This study will develop recommendations for government, non-government and research organisations regarding intervention methods. The research provides an opportunity for publications arising over the course of the study. This includes a literature review, findings regarding expatriate culture and personal behaviour and an exploration of expatriates as mentors and potential change agents. Findings from the research will be disseminated to health professionals and other stakeholders, academics and community via local research, and evaluation networks, conference presentations and online forums.
It is anticipated that a more cohesive and national response to the issue of HIV and mobility will be forthcoming including funding for research at a national and state level. Travellers will continue to be a key priority population for the next Australian national HIV strategy and the current study can provide context and tangible outcomes for research, policy and practice.
The authors would like to acknowledge Lisa Bastian and Jonathan Hallett for their review of this paper and Trish Langdon for her support of this research.
Contributors All authors listed above fulfil all three of the International Committee of Medical Journal Editors (ICMJE) guidelines for authorship which are: (1) substantial contributions to conception and design, acquisition of data or analysis and interpretation of data; (2) drafting the article or revising it critically for important intellectual content and (3) final approval of the version to be published. GC was responsible for coordinating the contribution of all authors to this paper. All authors made significant contributions to the development and conceptualisation of the protocol. GC and NB were responsible for drafting this paper. GB and BM were responsible for editing and guidance on the paper. All authors were responsible for critically revising the paper. All authors approved the final version of this paper for submission.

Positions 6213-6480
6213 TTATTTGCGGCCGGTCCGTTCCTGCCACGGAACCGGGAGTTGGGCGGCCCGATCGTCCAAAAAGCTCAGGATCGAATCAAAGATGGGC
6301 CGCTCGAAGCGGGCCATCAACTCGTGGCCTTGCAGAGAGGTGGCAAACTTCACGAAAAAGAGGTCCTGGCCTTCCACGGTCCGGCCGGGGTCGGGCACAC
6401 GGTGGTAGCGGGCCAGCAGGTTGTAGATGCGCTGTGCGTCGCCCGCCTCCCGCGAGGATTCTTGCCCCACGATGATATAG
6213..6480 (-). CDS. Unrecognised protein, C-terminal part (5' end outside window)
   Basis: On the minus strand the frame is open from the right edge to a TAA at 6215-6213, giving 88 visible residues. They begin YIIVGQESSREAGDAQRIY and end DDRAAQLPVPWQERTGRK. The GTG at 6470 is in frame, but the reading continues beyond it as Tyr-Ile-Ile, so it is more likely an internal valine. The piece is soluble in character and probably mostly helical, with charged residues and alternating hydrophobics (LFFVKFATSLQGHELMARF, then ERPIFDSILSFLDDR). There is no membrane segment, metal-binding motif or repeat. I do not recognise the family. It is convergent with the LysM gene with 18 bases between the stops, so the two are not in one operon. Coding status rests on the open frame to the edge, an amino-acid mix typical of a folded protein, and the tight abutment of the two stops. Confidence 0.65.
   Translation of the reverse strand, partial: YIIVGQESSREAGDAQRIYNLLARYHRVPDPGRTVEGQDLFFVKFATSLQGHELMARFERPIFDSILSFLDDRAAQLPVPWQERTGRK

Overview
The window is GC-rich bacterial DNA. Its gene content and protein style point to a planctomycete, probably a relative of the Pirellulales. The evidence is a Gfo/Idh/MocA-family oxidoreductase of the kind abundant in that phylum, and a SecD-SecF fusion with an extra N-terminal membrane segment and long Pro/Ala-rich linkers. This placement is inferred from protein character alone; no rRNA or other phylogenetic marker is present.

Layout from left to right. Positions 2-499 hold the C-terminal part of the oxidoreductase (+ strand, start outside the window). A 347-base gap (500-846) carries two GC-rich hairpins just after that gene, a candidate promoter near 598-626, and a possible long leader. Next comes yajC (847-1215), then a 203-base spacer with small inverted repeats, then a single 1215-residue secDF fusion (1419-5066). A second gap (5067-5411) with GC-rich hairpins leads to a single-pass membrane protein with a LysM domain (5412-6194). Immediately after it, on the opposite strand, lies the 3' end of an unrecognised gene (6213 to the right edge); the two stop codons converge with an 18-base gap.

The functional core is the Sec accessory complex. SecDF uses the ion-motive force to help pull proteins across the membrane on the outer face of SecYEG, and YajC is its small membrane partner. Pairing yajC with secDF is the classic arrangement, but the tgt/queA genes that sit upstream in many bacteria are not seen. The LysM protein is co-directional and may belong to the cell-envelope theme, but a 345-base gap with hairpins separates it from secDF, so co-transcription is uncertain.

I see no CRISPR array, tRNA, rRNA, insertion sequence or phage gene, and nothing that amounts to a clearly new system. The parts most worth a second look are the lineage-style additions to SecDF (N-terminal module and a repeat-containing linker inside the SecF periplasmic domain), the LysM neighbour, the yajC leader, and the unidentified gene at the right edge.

Funding This work is supported in part by funding from the Department of Health Western Australia (one off funding via the Western Australian AIDS Council, Agreement Number: CO4403) and the Department of Health and Families Northern Territory (one off funding via a Public Health Outcomes Funding Agreement with the Sexual Health & Blood Borne Virus Unit, Contract Number: CTR-MM-04227-1). Views articulated in this article are those of the authors and not necessarily those of the funding agencies.
Competing interests None.
Ethics approval Curtin University Human Research Ethics Committee.
Provenance and peer review Not commissioned; internally peer reviewed.